A grid-like pattern on the ocean floor that had appeared in an early version of Google Ocean, an extension of Google Earth that mapped the ocean floor using available sonar data, has been removed in a new update intended to correct bad data. (You can see the old and new versions of the data in the image posted with this article.) Almost as soon as Google Ocean launched in 2009, the network of raised lines in the seafloor sparked discussion that the legendary lost city had been discovered.
“The original version of Google Ocean was a newly developed prototype map that had high resolution but also contained thousands of blunders related to the original archived ship data,” said David Sandwell, a Scripps geophysicist, in an official statement about the update. “UCSD undergraduate students spent the past three years identifying and correcting the blunders.”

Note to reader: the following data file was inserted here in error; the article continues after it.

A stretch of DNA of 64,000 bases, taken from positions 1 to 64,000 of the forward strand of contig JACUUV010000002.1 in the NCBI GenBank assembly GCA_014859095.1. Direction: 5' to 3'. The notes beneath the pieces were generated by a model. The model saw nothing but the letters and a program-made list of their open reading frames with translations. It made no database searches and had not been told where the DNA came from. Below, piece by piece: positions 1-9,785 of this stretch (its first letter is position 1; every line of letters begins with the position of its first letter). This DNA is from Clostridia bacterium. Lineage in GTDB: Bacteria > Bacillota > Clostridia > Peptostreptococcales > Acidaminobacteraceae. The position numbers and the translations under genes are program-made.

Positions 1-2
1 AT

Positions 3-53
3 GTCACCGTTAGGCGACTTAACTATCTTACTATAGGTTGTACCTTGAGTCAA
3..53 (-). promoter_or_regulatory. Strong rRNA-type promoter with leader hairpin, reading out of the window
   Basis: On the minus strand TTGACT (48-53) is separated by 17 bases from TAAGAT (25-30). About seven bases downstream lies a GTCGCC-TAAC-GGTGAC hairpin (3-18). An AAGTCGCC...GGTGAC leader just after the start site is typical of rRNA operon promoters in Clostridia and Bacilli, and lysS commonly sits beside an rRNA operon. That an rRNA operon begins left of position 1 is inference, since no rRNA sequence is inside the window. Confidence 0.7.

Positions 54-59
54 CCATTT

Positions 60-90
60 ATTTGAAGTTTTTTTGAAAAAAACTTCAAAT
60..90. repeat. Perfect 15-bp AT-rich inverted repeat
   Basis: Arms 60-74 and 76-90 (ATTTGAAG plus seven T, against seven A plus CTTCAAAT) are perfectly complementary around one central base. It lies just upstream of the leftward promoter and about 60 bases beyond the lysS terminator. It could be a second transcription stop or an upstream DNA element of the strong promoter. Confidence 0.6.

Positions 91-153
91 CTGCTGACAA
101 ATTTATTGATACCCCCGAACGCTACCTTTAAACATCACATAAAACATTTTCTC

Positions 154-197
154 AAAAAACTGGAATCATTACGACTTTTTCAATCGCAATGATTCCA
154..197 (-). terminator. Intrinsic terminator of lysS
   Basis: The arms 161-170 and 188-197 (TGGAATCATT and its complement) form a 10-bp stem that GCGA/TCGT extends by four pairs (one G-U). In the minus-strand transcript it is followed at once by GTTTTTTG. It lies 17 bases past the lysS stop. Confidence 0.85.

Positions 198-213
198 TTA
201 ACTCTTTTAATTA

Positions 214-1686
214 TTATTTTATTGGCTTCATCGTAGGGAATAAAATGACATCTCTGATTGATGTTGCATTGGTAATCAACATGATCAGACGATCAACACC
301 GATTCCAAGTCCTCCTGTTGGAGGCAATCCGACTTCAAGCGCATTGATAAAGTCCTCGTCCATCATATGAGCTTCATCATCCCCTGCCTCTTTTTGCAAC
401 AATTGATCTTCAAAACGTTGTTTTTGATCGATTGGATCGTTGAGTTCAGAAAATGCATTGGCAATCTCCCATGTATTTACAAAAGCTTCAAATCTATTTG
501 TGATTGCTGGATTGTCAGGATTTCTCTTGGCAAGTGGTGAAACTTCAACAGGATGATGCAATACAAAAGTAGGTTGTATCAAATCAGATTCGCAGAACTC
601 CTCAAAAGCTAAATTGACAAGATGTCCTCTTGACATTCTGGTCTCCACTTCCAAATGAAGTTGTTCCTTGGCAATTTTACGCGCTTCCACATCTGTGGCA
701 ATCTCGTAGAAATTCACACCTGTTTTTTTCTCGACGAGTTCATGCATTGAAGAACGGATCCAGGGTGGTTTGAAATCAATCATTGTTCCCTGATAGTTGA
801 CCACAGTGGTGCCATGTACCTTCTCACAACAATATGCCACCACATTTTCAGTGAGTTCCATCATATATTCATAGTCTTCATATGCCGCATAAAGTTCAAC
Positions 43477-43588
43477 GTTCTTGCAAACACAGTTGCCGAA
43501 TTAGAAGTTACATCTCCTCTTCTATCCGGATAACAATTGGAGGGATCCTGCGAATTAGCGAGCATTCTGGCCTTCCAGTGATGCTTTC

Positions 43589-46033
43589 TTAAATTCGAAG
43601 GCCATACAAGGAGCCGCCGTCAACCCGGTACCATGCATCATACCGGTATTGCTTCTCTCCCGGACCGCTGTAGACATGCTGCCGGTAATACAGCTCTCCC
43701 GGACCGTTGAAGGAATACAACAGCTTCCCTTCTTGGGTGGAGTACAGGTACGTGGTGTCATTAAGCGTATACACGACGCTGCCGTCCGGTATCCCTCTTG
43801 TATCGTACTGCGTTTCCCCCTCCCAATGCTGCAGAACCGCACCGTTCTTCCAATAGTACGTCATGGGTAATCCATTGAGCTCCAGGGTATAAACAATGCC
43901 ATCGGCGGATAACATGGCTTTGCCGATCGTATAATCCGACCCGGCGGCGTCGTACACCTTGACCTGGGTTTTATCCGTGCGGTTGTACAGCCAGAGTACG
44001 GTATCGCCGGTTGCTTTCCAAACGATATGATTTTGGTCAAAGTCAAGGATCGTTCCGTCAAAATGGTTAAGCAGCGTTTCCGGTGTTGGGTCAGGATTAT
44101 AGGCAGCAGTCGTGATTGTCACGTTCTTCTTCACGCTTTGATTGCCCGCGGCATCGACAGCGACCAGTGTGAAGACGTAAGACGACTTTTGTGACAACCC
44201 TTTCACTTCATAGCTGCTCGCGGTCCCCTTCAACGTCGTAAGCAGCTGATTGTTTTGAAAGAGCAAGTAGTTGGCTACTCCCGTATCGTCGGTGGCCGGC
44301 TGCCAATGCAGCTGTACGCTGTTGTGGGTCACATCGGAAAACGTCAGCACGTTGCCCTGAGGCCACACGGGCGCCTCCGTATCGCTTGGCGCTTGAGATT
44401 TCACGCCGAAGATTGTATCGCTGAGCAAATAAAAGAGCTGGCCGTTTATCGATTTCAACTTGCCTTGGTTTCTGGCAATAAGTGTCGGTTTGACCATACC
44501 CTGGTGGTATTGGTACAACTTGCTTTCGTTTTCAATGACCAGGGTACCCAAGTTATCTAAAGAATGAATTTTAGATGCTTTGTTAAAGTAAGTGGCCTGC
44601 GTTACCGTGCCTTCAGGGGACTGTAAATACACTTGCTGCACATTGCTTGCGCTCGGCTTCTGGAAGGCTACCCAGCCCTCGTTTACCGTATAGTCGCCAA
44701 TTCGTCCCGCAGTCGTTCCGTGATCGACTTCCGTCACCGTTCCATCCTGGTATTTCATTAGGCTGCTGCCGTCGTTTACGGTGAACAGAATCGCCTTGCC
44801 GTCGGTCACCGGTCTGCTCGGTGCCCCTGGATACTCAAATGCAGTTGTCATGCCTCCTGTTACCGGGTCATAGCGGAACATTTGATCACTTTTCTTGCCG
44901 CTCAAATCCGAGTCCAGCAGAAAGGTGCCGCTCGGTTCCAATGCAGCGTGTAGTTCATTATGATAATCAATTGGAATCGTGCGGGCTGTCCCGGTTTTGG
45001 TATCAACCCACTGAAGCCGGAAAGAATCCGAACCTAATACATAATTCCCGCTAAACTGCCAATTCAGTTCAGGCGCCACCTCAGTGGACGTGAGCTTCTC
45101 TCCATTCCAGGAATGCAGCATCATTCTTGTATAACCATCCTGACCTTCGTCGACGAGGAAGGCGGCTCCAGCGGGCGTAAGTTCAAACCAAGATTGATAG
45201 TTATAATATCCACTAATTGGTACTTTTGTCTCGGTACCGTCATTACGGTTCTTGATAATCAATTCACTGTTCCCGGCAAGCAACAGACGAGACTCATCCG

The update to Google Ocean was rolled out this week, and included new data from the Scripps Institution of Oceanography at the University of California in San Diego, the National Oceanic and Atmospheric Administration (NOAA), and various other groups.
There’s another major update planned for Google Ocean later this year that should increase its accuracy even further.
- Google finally launches Android Go, a lighter OS for budget phones
- Atlanta is the latest testing ground for Waymo self-driving cars
- Google’s slimmed-down YouTube Go app is coming to more than 130 countries
- Desert-themed map for ‘PlayerUnknown’s Battlegrounds’ finally gets a name
- Google Maps will now tell you when to get off the train or bus